Cape Town - Thirty seven baby elephants forcibly taken from their mothers in the wild in Zimbabwe's Hwange National Park are about to be flown to Chinese zoos, despite an international outcry against previous exports
A number of baby elephants from similar shipments in 2012 and 2015 died shortly after arrival and two of the elephants now awaiting shipment have already died, says the Conservation Action Trust.
In 2012, only four elephants of the eight survived the journey and another three died shortly after arriving in China, leaving only one lonely survivor. In September 2015, National Geographic reported that elephants from a shipment in China were being mistreated and were slipping into poor health.
Export of elephants is sanctioned under Cites regulations, as long as trade in individual animals doesn't threaten the long-term survival of the species.
"Past elephants from Zimbabwe sent to Chinese zoos have died or languished in deplorable conditions," says Iris Ho, programme manager for wildlife at Humane Society International.
"Sending wild African elephants to zoos in China is either a literal death sentence or akin to life in prison to these animals."
Johnny Rodrigues of the Zimbabwean Conservation Task Force said two of the recently captured baby elephants had already died from starvation and thirst due to neglect.
China has apparently ordered 200 juvenile elephants to be captured for a variety of zoos and safari parks across the country over the next five years.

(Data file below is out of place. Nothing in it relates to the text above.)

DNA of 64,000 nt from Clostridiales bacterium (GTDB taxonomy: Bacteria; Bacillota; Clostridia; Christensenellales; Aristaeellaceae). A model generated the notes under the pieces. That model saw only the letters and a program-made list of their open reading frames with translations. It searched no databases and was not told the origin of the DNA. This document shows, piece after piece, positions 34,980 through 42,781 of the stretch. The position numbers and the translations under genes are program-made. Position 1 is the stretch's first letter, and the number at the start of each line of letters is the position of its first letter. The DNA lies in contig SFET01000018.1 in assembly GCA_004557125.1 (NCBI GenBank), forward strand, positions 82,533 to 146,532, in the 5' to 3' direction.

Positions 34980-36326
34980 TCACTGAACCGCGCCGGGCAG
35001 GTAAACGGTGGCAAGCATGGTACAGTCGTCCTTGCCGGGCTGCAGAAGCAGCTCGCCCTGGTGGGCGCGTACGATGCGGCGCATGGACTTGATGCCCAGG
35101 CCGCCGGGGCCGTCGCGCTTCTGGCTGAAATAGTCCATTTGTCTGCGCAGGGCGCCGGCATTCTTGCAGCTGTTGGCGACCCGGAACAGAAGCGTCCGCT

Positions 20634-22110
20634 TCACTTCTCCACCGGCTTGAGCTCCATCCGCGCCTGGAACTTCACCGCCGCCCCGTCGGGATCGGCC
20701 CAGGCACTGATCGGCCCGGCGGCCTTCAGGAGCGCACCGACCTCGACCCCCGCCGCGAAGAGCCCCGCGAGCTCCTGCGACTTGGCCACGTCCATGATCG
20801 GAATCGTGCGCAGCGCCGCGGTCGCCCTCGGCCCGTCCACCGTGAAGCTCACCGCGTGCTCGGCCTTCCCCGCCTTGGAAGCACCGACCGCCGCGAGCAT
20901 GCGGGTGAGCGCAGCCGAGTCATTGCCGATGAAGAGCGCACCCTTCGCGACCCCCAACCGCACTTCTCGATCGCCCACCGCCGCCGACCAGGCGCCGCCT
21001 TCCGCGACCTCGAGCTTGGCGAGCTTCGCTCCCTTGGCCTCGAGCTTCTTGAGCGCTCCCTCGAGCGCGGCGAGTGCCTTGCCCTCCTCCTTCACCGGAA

"If these elephant captures and pending transfers to China are confirmed," said Ho, "there is highly likely diplomatic consideration involved in the Chinese authorities' approval of the import."
She pointed to the Chinese president's trip to Zimbabwe last year and the wildlife 'conservation' deal signed at the time.
Chinese president, Xi Jinping, said then that China would continue to help Zimbabwe improve its capability to fund its protection for its wildlife by donating equipment, conducting exchanges of experience, and buying its wild animals. It's understood that the capture equipment for the young elephants was donated by China.
According to the IUCN African Elephant Specialist Group, there are currently around 46 000 elephants in Hwange National Park and another 6 000 in adjacent communal and safari areas.
If these numbers are true, it is hard to argue that the removals would have a significant impact on numbers but as elephant biologist, Dr Keith Lindsay says: "The bigger impact is on elephant behaviour. Taking calves away from the midst of families would be very disruptive and I would not be surprised if the adult females from the affected families were very frightened and angry about people on foot or even in vehicles," he said.
"If captures occurred in communal areas, the disruption could increase the incidence of human-elephant conflict and, if they were in the national park, they could make it harder for tourist operators to get close to elephants."
Lindsay, however, says these are only the practical considerations. "The real issue is the inhumanity of stealing offspring from mothers. We know elephants grieve for companions, including calves, who have died and the effect must be similar in the case of kidnappings," he says.
David Neale, Animal Welfare Director at Animals Asia, says information from within China suggests that both Shanghai Wild Animal Park and Yunnan Safari Park are preparing for the arrival of the latest batch of elephants with Shanghai getting 17 elephants and Yunnan 15 elephants. According to Neale, there are a dozen or so other possible zoos earmarked to receive the elephants.